Category Archives: Everything Else

Sony Cash-Back Offer Ends Soon (Europe).

Camcorder-Accessory-Promotion_home-medium-EN Sony Cash-Back Offer Ends Soon (Europe).Sony are offering up to £220/€250 cash back on accessories purchased with an FS5 and up to £400/€450 cash back on accessories purchased with  FS7 or FS7M2 if you purchase one before the end of March 2018. So there’s only 2 weeks left to take advantage of this offer!

So if your looking at investing in a nice camera kit with perhaps one of the excellent UWP-D radio mic kits that connect directly to the cameras MI shoe or some extra batteries this might be a great way to get some money back from Sony. There are various terms and conditions so please take a look at the promotion page for the full details. Here’s a link to the promotion page.

 

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Sony naming system

Here’s a little insight into what some of the Sony product prefixes might mean. These may not be 100% correct but this is what I understand them to mean. There are also many exceptions to the standard naming convention, so use this as a guide only.

First letter: P = Professional, B = Broadcast, U = Utility,  D = Digital, H = Studio/OB,  L = LCD, O = Optical

Second letter: V = Video (means video tape if camera), M = SxS Memory, D = Optical Disc, X = XQD/SD/SxS(solid state media or digital workflow), S = System, D = Multi format, P = Projector or Printer, R = Remote Control, W = wireless

Third letter: (or 3 + 4th): W = Writer( deck or camera that can also record/camcorder), M = Monitor, C = Camera(no recording capability) CU = Camera Control Unit, CP = Compact camera(no recording), X = HD, Z = 4K, D = Digital (HDSDI?),  A = Archive

Then after the 3/4 letter prefix: F = Film (digital cinema, 16 bit raw when raw included), FS = Film Style (large sensor, 12 bit raw when raw included), X = HD from factory (often but not always upgradable to 4K) , Z is 4K from factory.  NX = AVCHD

The number of digits after the letters used to be significant. 2 digits was a product without an imager (PMW-50, PMW-EX30) 3 digits was a camera (PMW-200, PMW-500) and 4 digits was a deck (PMW-HD1500, F1600). However recently cameras have any number of digits.

 

For example PXW-X200:

P = Professional   X = Solid state media   W = Writer –  X = HD camcorder.

Example BVW-400 (Betacam SP camcorder – remember those!)

B = Broadcast  V = Video Tape  W = Writer

Example PXW-FS7

P = Professional X = Solid State Media  W = Writer – FS = Film Style.

Example PMW-F55 (Slight odd-ball this one as it was the very first XAVC camera, perhaps should really have been a PXW-F55 although as it’s SxS and has the XDCAM codec PMW works too).

P = Professional  M = SxS Memory  W = Writer – F = Film (Digital Cinema).

Example PDW-700 (Optical disc camcorder)

P = Professional  D = Disk  W = Writer.

Example PMW-300

P = Professional  M = SxS Memory W = Writer.

Some oddballs:

F65 = F65 Ultimate digital cinema camera, no prefix and a 35mm sensor, not 65mm as the name suggests. Other “F” only cameras used the sensor size for the name. The F35 had a super 35mm sensor and F23 which had a 2/3″ sensor.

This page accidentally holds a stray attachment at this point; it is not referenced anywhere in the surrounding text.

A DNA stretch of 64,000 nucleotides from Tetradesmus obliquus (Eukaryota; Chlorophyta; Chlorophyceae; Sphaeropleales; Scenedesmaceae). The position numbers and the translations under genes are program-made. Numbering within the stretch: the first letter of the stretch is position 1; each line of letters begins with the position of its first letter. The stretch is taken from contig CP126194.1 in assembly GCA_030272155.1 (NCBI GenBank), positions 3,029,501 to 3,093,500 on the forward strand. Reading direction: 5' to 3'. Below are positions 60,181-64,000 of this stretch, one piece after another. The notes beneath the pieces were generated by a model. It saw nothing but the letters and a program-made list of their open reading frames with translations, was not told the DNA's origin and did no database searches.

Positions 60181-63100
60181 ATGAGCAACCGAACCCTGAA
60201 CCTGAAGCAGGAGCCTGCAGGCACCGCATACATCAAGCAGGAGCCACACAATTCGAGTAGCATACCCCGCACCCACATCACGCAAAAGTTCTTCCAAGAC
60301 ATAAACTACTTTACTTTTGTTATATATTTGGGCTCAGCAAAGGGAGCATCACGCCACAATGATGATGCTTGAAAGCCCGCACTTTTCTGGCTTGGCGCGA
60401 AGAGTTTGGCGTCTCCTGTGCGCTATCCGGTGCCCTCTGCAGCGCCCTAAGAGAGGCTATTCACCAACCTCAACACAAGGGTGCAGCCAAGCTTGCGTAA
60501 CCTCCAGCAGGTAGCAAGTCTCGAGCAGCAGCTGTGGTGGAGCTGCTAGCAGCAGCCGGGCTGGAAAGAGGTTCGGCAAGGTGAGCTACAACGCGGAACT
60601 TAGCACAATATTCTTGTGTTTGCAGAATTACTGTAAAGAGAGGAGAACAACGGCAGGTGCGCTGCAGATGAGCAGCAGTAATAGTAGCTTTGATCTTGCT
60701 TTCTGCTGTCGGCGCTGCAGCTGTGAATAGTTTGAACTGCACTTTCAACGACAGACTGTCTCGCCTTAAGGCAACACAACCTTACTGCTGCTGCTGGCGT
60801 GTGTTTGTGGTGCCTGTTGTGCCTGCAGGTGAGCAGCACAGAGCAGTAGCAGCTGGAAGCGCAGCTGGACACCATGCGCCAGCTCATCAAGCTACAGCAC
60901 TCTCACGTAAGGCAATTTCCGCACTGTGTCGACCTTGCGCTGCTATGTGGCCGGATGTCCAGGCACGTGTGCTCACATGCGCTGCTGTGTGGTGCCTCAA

CBKZ = Software upgrade option.

CBK = Camera build kit

HDW = HDCAM Writer.

SRW = HDCAM SR Writer.

DSR = Digital DVCAM camera/camcorder/deck.

I don’t know what the HXR prefix stands for, this line of normally AVCHD solid state camcorders used to come from a different group within Sony to the broadcast group. These two groups now work together so the product numbering is now more consistent, but there are still many product names that don’t follow the convention.

It’s interesting to note that there are very few “Broadcast” B** products these days except for BVM (Broadcast Video Monitor) monitors. Most camcorders are now P** even if they are most definitely broadcast cameras, for example the PXW-X500.

If anyone would like to add to this list or correct any errors please let me know by adding a comment. Any input/additions are most welcome!

Northern Colour – new Northern Lights video.

It’s that time of year again. After another simply amazing trip to northern Norway I am pleased to be able to share with you my latest Aurora video. It was shot with a Sony A7s and a Sony A6300. The lenses used were a Sigma 20mm f1.4 art lens. An older Sigma 20mm f1.8, a samyang 14mm f2.8 and a Sony 16mm f2.8 pancake lens. A Metabones Speedbooster Ultra was used on the A6300. For the slider shots I used a home built track (made so it fits my suitcase perfectly) and a Cinetics Cinemoco controller. Hope you enjoy it.

Norway and the Northern Lights Video Blogs.

I produced 3 video blogs during my trip to Norway to shoot the northern lights. These blogs are now on youtube for you to watch. In the first video I take a look at some of the equipment that I took to Norway for the trip. I also look at how I like to lay everything out before I pack it and give some insight into some of the accessories that I like to take.

The second video looks back at the first week of the trip. You will see examples of the weather we had to deal with as well as some information on how some of the time lapse sequences of the aurora were shot.